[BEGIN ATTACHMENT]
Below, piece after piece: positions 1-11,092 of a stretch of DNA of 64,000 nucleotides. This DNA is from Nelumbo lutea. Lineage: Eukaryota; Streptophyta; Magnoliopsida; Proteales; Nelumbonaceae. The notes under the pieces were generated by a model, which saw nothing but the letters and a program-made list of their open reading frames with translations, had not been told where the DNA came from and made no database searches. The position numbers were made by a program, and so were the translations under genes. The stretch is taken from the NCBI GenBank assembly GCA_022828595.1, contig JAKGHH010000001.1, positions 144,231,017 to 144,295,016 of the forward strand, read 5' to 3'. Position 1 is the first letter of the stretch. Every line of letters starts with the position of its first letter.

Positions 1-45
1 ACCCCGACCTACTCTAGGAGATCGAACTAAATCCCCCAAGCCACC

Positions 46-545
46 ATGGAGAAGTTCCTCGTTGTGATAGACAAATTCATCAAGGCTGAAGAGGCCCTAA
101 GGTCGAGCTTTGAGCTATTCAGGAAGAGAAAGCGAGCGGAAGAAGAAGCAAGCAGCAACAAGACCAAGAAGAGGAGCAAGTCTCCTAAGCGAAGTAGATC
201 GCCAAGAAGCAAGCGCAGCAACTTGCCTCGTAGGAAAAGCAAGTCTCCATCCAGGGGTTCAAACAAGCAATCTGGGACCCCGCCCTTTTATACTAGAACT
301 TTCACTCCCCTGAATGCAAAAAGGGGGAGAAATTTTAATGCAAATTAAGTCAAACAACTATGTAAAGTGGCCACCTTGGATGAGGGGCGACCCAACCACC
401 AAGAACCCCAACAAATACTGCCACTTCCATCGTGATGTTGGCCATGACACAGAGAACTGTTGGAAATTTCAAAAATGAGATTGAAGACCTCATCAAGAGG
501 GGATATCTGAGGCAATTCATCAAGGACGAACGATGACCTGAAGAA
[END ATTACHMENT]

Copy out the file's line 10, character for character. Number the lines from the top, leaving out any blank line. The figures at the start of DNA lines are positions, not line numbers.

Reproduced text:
501 GGATATCTGAGGCAATTCATCAAGGACGAACGATGACCTGAAGAA